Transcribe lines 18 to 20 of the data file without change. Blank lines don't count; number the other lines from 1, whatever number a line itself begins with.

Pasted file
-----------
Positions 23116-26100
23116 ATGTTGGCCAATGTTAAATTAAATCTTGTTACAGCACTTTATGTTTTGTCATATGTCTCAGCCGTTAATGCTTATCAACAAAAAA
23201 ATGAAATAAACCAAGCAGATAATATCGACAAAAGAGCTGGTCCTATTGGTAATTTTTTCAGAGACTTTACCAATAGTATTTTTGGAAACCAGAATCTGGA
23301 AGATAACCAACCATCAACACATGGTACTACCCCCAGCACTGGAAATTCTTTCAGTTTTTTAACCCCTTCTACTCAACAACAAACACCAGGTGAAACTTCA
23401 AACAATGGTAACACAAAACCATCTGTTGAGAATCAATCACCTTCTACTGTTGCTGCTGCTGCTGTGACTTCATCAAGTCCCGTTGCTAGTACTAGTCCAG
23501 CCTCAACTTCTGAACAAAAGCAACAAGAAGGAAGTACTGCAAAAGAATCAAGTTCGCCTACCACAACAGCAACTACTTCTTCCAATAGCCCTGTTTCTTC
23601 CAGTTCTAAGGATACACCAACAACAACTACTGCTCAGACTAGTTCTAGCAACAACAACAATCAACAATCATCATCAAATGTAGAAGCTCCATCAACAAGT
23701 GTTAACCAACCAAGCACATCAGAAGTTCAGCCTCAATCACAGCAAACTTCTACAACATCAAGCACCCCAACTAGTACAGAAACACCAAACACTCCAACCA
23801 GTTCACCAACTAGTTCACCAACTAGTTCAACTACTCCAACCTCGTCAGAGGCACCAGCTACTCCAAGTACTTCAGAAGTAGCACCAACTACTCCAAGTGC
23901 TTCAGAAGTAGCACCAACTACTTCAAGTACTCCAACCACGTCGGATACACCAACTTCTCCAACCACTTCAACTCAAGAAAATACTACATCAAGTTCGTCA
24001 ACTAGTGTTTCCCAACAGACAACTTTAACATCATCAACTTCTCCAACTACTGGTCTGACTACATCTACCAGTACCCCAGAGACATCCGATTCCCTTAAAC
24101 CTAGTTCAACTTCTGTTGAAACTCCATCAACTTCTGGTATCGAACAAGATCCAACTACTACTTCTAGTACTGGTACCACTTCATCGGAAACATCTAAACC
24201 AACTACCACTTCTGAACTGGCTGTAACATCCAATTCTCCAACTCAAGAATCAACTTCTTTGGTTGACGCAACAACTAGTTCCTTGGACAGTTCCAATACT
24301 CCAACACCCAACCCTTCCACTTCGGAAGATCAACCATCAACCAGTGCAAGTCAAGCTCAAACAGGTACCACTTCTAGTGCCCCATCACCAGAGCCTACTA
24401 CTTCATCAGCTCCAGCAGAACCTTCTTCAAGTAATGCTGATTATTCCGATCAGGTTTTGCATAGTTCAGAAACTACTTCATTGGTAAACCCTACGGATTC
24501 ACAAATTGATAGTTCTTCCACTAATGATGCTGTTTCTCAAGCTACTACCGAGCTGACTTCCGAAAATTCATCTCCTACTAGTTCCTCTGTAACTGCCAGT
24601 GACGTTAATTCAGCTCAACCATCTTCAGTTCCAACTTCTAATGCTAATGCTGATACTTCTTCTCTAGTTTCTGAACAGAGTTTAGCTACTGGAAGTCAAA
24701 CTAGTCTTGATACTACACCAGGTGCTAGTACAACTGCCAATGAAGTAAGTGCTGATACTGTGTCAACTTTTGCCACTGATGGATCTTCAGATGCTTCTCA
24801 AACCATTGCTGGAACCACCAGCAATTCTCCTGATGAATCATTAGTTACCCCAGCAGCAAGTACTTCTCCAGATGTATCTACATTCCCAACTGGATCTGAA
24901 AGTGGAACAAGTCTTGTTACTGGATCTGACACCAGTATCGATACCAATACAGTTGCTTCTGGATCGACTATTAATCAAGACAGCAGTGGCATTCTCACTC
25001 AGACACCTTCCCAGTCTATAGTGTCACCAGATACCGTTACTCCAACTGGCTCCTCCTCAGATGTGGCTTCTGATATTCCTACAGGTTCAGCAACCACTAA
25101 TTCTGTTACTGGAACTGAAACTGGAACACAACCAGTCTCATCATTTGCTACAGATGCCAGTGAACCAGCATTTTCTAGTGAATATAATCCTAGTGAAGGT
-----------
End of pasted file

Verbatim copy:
24701 CTAGTCTTGATACTACACCAGGTGCTAGTACAACTGCCAATGAAGTAAGTGCTGATACTGTGTCAACTTTTGCCACTGATGGATCTTCAGATGCTTCTCA
24801 AACCATTGCTGGAACCACCAGCAATTCTCCTGATGAATCATTAGTTACCCCAGCAGCAAGTACTTCTCCAGATGTATCTACATTCCCAACTGGATCTGAA
24901 AGTGGAACAAGTCTTGTTACTGGATCTGACACCAGTATCGATACCAATACAGTTGCTTCTGGATCGACTATTAATCAAGACAGCAGTGGCATTCTCACTC